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An Eternal Promise

An Eternal Promise
Team Sanam Teri Kasam – newcomers Mawra Hocane and Harshvardhan Rane, directors Vinay Sapruand Radhika Rao, and producer Deepak Mukut speak to Team Box Office India. 

Box Office India (BOI): Can you tell us how you conceived the film?
Vinay Sapru (VS): If you look at our body of work, it has always been inspired by fables and fairy tales. Lucky was set in St Petersburg whereas I Love NY was based in Manhattan. This time, Radhikaji (Rao) and I wanted to do a story that was based in Mumbai that still had a fable-like set-up. Back then, we were doing a film inspired by Snow White And The Seven Dwarfs but it was set in the hinterland of India. 

Then, one day, Radhikaji said she one day woke up to the sound of banging sounds outside her flat. When she opened the door, she saw her building’s chairman, secretary, treasurer and manager standing in the passageway, putting up grills and blocking the way up to the terrace. When she asked them what they were up to, they told her that every evening all the boys and girls go up to the terrace and that ‘we’ have to save them by stopping them by putting up grills! That was the starting point for this love story that is set in Mumbai, with the characters as your next door neighbours.

BOI: How much has this film been inspired by real-life incidents?
Radhika Rao (RR): My building society will immediately know who is who in my film and we will be thrown out. (Laughs)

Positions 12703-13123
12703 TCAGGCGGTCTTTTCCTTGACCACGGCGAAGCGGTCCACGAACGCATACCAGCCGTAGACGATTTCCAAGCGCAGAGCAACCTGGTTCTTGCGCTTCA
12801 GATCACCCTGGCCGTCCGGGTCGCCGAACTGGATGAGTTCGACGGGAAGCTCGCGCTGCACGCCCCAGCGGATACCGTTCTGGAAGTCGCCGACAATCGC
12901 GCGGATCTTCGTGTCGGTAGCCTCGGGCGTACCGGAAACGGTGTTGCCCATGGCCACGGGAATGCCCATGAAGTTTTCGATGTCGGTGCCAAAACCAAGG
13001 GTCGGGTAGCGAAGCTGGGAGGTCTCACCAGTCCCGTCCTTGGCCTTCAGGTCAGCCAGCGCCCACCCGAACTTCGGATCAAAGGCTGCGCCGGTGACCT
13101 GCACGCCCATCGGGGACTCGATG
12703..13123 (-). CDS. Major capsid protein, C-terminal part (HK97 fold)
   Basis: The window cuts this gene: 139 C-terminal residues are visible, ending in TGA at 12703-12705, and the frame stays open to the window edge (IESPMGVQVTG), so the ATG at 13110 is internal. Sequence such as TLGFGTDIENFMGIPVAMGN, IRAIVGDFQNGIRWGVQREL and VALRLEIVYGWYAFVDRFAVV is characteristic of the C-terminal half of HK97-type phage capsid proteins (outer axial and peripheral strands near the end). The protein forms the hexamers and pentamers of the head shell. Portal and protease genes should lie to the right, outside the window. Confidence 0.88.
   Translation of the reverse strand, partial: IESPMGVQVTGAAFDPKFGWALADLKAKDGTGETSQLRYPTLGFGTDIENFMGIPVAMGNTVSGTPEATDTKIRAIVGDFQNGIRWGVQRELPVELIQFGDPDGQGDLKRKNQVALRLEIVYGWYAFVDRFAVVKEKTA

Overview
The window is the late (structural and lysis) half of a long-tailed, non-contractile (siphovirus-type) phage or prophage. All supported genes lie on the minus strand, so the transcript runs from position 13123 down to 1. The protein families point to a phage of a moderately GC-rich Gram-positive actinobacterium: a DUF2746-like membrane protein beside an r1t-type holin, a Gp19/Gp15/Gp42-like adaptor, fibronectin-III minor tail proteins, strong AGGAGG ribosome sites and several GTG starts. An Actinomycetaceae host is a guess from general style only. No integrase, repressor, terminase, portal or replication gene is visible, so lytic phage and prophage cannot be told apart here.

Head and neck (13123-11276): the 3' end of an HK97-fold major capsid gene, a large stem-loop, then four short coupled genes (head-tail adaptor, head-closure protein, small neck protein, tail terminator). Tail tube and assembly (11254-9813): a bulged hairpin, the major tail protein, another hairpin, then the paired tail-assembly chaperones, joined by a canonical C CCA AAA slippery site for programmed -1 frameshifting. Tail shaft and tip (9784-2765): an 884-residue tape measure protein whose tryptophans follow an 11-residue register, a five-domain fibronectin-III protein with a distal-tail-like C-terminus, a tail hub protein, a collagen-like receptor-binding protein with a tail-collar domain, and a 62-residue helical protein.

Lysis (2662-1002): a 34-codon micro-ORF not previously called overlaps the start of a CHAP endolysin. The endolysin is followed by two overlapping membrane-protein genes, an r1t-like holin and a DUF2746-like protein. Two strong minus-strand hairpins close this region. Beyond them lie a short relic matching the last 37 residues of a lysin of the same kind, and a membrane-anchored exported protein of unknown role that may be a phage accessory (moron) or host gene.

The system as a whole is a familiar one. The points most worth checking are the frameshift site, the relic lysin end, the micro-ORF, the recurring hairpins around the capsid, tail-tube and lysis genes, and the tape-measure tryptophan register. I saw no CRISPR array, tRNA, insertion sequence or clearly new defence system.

VS: There is a chairman of the society, there is a secretary of the society…
RR: You know, in Mumbai, we don’t know who our neighbours are for years but the moment you see two people in love, something comes over us and we return to the dark ages. No matter which city we live in, we are, like, ‘Arrey yeh log chumma chaati kar rahein hain, pyaar mein hai, roko.’ I mean, if there is a murder next door, we won’t care but if someone dares to fall in love, then everyone comes up with their own moral codes. That’s what our film is all about. The grill is still there, by the way, but I got the lock removed. I pointed out that if there was a fire, I wouldn’t be able to go downstairs, so they had better remove the lock.

BOI: What made you choose fresh faces for this story?
VS: Radhika and I have always worked with stars. In our first film, it was Salman (Khan) and then Sunny sir (Deol) and Kangana (Ranaut). With new stars, there is a certain advantage and also disadvantages but when we finished writing the script, we had to take the age factor of our characters into account. It is a forbidden kind of romance, so we thought it was better not to sign stars because each one has a very specific image and that would introduce a certain amount of fakeness.

Then we met this great man (Deepak Mukut, producer). In today’s times, and with the kind of directors Radhika and I are, we didn’t want to comprise. So we said we don’t have any star kids and we don’t want to take somebody’s daughter or son or brother. Although life becomes easy when there is a star kid, especially with the media, we went to Deepak sir and said we have this subject but we would not cast any star kids. We asked him if he would like to come on board and, thanks to him, we got these two lovely people, Mawra Hocane and Harshvardan Rane will get the Most Promising Boy (award), I tell you. He has all the qualities of a star.

BOI: Mawra and Harshvardhan, tell us how you were approached and how both of you finally came on board.